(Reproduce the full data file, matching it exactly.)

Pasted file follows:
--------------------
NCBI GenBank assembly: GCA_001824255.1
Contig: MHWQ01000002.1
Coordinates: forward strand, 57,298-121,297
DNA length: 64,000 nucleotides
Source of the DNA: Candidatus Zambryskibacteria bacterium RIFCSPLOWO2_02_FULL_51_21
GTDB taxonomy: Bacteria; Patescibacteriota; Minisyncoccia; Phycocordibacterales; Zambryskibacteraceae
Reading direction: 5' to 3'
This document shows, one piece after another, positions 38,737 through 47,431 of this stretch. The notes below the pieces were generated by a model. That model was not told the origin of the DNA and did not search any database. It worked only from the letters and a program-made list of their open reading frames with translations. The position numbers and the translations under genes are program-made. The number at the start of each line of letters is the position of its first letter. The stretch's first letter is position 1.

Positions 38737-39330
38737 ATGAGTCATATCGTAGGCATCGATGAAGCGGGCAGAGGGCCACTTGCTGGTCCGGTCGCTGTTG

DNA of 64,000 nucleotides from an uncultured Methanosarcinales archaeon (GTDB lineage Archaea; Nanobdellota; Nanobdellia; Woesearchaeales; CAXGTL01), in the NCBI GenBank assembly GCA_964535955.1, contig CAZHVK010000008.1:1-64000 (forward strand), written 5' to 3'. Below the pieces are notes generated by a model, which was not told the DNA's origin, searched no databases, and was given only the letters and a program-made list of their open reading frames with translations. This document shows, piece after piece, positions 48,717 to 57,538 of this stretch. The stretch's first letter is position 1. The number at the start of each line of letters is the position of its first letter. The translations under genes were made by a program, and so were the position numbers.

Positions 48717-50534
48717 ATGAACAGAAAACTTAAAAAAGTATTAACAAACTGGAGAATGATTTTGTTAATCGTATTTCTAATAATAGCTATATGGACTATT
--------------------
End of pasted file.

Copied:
NCBI GenBank assembly: GCA_001824255.1
Contig: MHWQ01000002.1
Coordinates: forward strand, 57,298-121,297
DNA length: 64,000 nucleotides
Source of the DNA: Candidatus Zambryskibacteria bacterium RIFCSPLOWO2_02_FULL_51_21
GTDB taxonomy: Bacteria; Patescibacteriota; Minisyncoccia; Phycocordibacterales; Zambryskibacteraceae
Reading direction: 5' to 3'
This document shows, one piece after another, positions 38,737 through 47,431 of this stretch. The notes below the pieces were generated by a model. That model was not told the origin of the DNA and did not search any database. It worked only from the letters and a program-made list of their open reading frames with translations. The position numbers and the translations under genes are program-made. The number at the start of each line of letters is the position of its first letter. The stretch's first letter is position 1.

Positions 38737-39330
38737 ATGAGTCATATCGTAGGCATCGATGAAGCGGGCAGAGGGCCACTTGCTGGTCCGGTCGCTGTTG

DNA of 64,000 nucleotides from an uncultured Methanosarcinales archaeon (GTDB lineage Archaea; Nanobdellota; Nanobdellia; Woesearchaeales; CAXGTL01), in the NCBI GenBank assembly GCA_964535955.1, contig CAZHVK010000008.1:1-64000 (forward strand), written 5' to 3'. Below the pieces are notes generated by a model, which was not told the DNA's origin, searched no databases, and was given only the letters and a program-made list of their open reading frames with translations. This document shows, piece after piece, positions 48,717 to 57,538 of this stretch. The stretch's first letter is position 1. The number at the start of each line of letters is the position of its first letter. The translations under genes were made by a program, and so were the position numbers.

Positions 48717-50534
48717 ATGAACAGAAAACTTAAAAAAGTATTAACAAACTGGAGAATGATTTTGTTAATCGTATTTCTAATAATAGCTATATGGACTATT